Web App Specialist


My native stack is:

  • Apache
  • MySQL
  • Django
  • AngularJS
  • Arduino

Most of the necessary parts come preinstalled with OSX

My Introduction to Django

Django is a super handy web framework built on Python. I first discovered it while looking for something compatible with the Apache2 install on my Mac.


At first I was only looking to make the HTML templates dynamic. Of the obvious options, It came down to PHP or Django. The deciding factor ended up being something I’d not even considered at the start: clean URLs!


The ease of clean URLs in Django is remarkable. Regular expressions are the name of the game.

Apache Basic Setup


Apache2 conveniently ships with OSX. I use it locally in a Virtual Hosting setup. It more or less mirrors the Django recommendations and runs a WSGI process to integrate the python application.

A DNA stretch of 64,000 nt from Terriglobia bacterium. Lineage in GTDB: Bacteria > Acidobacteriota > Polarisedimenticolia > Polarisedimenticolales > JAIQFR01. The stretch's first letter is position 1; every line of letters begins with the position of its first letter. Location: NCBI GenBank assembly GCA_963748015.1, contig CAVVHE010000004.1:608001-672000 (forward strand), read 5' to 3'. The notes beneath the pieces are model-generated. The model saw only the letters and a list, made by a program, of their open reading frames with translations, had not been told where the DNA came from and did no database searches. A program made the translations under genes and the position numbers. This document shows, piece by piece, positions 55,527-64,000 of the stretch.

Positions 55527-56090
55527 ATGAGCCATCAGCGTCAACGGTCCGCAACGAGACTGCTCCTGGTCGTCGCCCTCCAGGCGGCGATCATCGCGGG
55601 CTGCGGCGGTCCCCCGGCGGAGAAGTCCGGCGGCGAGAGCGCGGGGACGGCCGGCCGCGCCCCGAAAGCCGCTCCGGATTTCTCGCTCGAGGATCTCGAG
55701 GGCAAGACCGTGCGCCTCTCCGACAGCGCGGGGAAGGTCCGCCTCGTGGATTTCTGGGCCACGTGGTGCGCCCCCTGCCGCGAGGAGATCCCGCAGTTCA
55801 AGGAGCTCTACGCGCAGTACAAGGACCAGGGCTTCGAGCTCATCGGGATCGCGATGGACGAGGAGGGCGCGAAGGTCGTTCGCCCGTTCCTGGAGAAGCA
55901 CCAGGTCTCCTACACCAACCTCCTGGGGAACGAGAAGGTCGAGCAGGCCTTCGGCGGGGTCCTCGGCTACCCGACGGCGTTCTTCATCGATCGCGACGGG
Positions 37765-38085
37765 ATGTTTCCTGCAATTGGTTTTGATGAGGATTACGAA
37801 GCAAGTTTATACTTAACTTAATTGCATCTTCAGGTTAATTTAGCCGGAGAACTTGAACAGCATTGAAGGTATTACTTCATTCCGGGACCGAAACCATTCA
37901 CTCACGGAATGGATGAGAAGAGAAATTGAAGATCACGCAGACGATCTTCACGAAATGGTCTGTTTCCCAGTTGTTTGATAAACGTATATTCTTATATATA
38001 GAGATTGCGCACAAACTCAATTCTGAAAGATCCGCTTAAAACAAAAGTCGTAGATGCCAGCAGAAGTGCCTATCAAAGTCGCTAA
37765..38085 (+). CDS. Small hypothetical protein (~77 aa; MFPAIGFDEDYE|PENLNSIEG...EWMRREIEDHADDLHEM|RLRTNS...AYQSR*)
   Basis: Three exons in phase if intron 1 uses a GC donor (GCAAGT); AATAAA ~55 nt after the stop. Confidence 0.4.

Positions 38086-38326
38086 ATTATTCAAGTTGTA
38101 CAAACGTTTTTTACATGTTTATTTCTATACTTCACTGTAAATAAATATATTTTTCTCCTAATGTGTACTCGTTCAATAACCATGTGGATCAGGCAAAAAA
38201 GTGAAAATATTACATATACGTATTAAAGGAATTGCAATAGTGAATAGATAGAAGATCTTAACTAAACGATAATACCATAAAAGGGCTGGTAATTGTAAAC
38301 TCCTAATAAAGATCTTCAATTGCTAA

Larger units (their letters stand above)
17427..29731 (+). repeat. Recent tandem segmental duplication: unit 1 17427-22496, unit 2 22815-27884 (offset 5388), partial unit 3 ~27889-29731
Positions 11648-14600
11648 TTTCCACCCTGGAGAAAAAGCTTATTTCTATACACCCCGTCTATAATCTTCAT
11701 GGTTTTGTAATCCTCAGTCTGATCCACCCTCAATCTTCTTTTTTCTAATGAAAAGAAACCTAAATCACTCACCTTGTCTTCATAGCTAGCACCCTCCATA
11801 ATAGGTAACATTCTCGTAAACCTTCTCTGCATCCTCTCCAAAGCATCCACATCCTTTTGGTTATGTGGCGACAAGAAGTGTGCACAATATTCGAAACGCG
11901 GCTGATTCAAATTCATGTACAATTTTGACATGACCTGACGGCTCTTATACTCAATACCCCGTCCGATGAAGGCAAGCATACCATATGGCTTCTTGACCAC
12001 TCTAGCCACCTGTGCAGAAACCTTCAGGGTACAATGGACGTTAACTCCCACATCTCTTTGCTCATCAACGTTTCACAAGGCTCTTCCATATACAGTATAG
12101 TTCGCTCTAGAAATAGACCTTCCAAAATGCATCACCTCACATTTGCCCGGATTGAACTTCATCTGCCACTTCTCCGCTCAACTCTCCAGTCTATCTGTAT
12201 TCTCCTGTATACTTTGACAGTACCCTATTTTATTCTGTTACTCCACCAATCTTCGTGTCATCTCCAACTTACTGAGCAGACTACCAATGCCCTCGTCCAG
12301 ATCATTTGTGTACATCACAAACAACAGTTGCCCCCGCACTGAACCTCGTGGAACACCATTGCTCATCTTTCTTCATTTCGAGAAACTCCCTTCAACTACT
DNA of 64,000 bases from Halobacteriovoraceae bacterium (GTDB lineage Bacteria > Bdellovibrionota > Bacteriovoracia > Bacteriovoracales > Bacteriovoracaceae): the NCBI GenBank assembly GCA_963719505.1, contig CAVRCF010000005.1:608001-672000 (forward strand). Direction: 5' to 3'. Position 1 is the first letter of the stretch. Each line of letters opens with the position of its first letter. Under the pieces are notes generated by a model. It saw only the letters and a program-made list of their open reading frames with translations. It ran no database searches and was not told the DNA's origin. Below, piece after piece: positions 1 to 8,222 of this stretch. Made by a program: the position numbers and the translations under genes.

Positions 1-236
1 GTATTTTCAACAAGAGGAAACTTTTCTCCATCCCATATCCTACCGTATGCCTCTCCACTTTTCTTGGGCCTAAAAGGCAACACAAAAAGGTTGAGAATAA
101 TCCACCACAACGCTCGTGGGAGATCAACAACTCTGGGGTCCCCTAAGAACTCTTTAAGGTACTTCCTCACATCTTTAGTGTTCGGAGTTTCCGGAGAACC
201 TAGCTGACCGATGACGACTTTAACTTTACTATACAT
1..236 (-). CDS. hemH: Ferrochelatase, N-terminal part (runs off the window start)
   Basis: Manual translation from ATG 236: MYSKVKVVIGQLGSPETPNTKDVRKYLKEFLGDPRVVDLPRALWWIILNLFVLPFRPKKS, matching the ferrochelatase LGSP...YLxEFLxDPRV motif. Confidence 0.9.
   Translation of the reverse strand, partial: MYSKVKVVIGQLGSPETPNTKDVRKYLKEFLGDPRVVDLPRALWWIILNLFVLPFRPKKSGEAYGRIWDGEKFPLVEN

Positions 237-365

<VirtualHost *:443>
DocumentRoot “/Users/Paul/Sites”
DirectoryIndex index.html

<Directory “/Users/Paul/Sites”>
Options All -Indexes -ExecCGI -Includes +MultiViews
AllowOverride None

RewriteEngine on

# Don’t rewrite files or directories
RewriteCond %{REQUEST_FILENAME} -f [OR]
RewriteCond %{REQUEST_FILENAME} -d
RewriteRule ^ – [L]

# Rewrite everything else to index.html to allow html5 state links
RewriteRule ^ index.html [L]

Alias /app “/Users/Paul/Sites/”

Include /Library/Server/Web/Config/apache2/httpd_wsgi.conf


Interestingly (to some) you don’t need mod_python in Apache to use the python application; WSGI configuration is sufficient.

WSGIDaemonProcess processes=2 threads=15 display-name=%{GROUP} python-path=/Library/WebServer/site/:/Users/paul/.virtualenvs/venv-python2.7-django/lib/python2.7/site-packages